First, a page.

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A rare event that stopped an ancient war comes to the US soon

When a total solar eclipse surprised soldiers in ancient times, it brought an end to years of war. Now the same rare experience is coming to the US.

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The viewing path of the total eclipse of May 28, 585 B.C.

NASA

Over 2,600 years ago this Sunday, on May 28, 585 B.C., the sight of a total solar eclipse is said to have suddenly stopped a battle between the Medes and the Lydians in what is now Turkey. This year the anniversary comes as Americans prepare for a once-in-a-lifetime opportunity to watch as the same phenomenon roll across the skies of the contiguous United States on August 21.

During the course of the last few millennia, humanity has learned enough about the universe to understand the temporary blotting out of the sun is caused by celestial geometry rather than an omen sent from the gods.

The ancient interpretation was sure fortunate for those soldiers fighting in what's come to be known as "The Battle of the Eclipse." When the eclipse passed over the battlefield, the warring kings took it as a sign from the gods that they should knock it off. The fighting ceased without a decisive victory for either side, ending 15 years of war just like that.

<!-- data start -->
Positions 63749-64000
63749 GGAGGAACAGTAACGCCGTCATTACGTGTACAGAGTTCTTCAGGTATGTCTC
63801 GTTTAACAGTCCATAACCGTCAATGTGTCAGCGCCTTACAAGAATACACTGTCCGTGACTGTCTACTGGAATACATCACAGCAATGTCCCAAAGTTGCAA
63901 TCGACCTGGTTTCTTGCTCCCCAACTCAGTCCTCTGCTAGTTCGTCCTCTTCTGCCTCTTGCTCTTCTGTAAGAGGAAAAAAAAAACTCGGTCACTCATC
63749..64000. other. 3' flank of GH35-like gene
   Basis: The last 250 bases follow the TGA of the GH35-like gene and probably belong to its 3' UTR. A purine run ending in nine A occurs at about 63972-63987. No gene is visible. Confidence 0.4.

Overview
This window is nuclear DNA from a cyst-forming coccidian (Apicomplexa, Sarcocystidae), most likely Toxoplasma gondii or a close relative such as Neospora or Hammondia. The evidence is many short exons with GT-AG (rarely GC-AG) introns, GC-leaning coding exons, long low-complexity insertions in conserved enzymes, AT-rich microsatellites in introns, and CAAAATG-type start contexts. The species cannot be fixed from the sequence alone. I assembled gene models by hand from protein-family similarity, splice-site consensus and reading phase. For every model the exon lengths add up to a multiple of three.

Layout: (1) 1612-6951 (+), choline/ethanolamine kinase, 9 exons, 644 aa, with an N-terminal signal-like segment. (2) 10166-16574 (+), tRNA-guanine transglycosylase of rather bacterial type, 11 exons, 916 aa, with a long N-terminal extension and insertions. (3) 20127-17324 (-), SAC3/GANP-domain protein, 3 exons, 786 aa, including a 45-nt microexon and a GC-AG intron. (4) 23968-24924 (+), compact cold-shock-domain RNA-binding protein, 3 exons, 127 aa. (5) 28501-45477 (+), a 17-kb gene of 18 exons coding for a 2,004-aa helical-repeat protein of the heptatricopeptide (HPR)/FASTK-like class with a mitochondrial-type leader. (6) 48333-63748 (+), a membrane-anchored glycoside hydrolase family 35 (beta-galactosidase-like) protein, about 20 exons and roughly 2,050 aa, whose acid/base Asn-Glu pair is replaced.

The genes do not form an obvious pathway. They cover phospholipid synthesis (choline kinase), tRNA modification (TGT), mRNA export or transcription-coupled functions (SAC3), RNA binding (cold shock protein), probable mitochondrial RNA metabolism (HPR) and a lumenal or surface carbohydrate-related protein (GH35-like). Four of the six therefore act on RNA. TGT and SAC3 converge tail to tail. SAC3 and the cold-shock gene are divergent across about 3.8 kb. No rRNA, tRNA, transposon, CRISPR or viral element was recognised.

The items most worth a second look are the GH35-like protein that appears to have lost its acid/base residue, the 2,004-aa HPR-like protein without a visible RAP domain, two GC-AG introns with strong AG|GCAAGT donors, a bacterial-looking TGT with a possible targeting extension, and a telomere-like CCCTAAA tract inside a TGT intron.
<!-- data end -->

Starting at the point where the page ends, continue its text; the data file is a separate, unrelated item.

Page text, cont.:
Ancient Greek historians say the eclipse was actually the first such event to be predicted in advance, in this case by the philosopher Thales.


The total solar eclipse that will be seen from the lower 48 states this August should be even more impressive than the one that inspired ancient kings to call for a truce. The peak of the eclipse of 585 B.C. was probably seen by nobody, as it happened over the Atlantic Ocean. For the best and longest view of this year's eclipse, you'll want to head to the vicinity of Hopkinsville, Kentucky, where the sun will seem to disappear from the sky for a full 2 minutes and 40 seconds.

So far as we know, no battles are set to take place in Kentucky this August, except perhaps the battle for space, refreshments and rooms. Hopkinsville and the surrounding area have been preparing for the eclipse for years already, including a San Diego Comic Con-style "Eclipse Con" set for the days leading up to the eclipse.

Perhaps the best way to experience a total solar eclipse in the 21st century is to meet all your frenemies in Kentucky and hug it out as the sun goes for a few brief minutes. What do you think, Congress?

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